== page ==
REPRESENTATIVES of the Maseru Securities Market (MSM) have bemoaned the fact that there is still no registered company on the bourse despite road shows and bilateral meetings with prospective clients since the launch of the bourse in January 2016.
They said there were several benefits that the companies could access by joining the MSM which is yet to list a single company despite extensive sensitisation and financial literacy programmes.
Currently incubated within the Central Bank of Lesotho (CBL), the securities market was created to facilitate a centralised trading of financial securities to encourage the wider share ownership of previously privatised companies in Lesotho as well as facilitate raising of medium to long-term capital.
Speaking to Lesotho Times this week, Section Head of Domestic Markets Development at CBL, Motebang Mphi, said prior to MSM establishment, there were indications of the need of such a facility.
This was evidenced by the fact that some of the local companies had started to offer part of their shares for subscription by the public to raise capital and fund their operations.
Mr Mphi said buyers of shares and financial securities often do not have the means to exit such companies even when they wish to do so. He said they also cannot go back to the companies that issued them as that would entail drawing down of their capital.
“But through a stock exchange it is very possible and easy to find buyers willing to invest in such companies,” Mr Mphi said.
“For a company to list it should have a vision to grow or expand into new markets or products and believe in benefits of listing, like the ability and ease of raising capital, and in that case they will come to MSM to list their securities and find investors.”
When a company lists on a stock exchange, it also enhances its reputation and grows its footprint within the country, regionally and across the globe.
Mr Mphi said however, the main reason companies list on the stock exchange was to raise funds and spread the risk of ownership among a group of shareholders.
“Spreading the risk of ownership is especially important when a company grows, with the founding shareholders willing to cash in some of their profits while still retaining a percentage of the company,” he said.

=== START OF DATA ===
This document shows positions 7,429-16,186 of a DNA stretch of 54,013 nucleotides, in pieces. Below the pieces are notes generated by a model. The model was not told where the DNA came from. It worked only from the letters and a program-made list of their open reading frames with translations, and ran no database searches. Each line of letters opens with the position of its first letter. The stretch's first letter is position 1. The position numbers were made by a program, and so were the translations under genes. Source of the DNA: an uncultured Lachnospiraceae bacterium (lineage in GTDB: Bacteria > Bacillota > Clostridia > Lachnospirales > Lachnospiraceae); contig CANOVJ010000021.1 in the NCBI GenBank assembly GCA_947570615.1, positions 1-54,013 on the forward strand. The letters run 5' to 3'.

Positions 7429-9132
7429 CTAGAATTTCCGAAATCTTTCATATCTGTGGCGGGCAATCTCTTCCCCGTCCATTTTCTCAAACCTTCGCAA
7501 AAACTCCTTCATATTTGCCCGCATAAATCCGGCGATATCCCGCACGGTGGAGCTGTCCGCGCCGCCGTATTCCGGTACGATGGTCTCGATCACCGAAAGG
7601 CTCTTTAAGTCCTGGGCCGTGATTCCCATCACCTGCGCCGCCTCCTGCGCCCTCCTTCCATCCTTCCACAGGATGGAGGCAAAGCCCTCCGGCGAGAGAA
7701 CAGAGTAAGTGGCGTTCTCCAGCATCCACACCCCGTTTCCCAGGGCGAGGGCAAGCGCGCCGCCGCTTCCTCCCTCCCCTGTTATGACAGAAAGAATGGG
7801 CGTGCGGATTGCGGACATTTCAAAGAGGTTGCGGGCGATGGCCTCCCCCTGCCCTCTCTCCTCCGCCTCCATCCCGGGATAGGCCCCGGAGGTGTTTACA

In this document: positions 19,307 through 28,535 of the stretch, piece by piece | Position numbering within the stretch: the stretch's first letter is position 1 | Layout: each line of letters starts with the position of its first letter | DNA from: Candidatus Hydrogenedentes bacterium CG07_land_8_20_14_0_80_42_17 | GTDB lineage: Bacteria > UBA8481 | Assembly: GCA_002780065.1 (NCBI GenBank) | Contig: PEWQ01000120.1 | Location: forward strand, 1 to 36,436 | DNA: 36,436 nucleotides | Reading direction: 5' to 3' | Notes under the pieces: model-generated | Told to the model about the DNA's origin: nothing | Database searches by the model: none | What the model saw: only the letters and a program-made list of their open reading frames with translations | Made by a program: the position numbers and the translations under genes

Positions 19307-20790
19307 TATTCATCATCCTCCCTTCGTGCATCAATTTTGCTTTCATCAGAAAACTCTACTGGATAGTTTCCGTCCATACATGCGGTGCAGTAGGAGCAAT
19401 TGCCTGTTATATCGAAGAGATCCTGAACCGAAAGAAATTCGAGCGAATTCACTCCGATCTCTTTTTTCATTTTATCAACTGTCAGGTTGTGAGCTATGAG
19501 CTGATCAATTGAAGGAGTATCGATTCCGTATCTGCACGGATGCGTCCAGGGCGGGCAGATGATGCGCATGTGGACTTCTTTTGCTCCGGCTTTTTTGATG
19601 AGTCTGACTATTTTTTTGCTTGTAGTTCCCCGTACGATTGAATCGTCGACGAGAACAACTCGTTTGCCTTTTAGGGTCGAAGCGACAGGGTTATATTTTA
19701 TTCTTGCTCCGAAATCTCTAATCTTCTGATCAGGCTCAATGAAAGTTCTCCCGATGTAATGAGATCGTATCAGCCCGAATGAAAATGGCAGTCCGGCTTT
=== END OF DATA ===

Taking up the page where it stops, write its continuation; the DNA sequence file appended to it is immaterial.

He said MSM stands ready to assist any company on the procedure necessary to be followed in order to eventually register, as the process can be cumbrous and, sometimes lengthy.
“As MSM, we want companies to come and register, and we are ready to guide any company on what steps to follow until it is listed.”
He said some companies had shown interest and discussions to list with MSM were at an advanced stage.
‘Mabakoena Moonyane, also from the MSM, added that the idea of shedding part of their share ownership remained a challenge for some companies as owners seem to fear losing control of their businesses.
She further indicated that with continued dialogue with the private sector, that mindset was gradually changing.
“This is a new initiative and some companies appear reluctant to give up part of their share ownership because they believe they will lose control of their companies. But this does not have to be the case as founding shareholders can still hold on to a majority stake and offer the rest to aspiring shareholders to enable the business to grow.”
Mr Mphi further indicated that one of the ways to promote the uptake of the bourse was through divesting the government shareholding in some of the privatised enterprises indicted by Finance Minister, Moeketsi Majoro, in the 2018/19 financial year budget speech last month.
“The MSM can be a powerful vehicle to raise capital and dilute the government’s holding of shares in privatised companies.
“During 2018, Government will finalise a plan to recapitalise the Lesotho PostBank directly through the Maseru Securities Market by allowing Basotho to buy shares that were initially held by government. A broad assessment of an equity dilution strategy will be undertaken with a view to opening up direct shareholding to our people,” Dr Majoro said at the time.
Former Trade and Development Planning ministry Principal Secretary, Majakathata Mokoena Thakhisi, said that, “Stock exchanges in other countries are driven by the private sector”.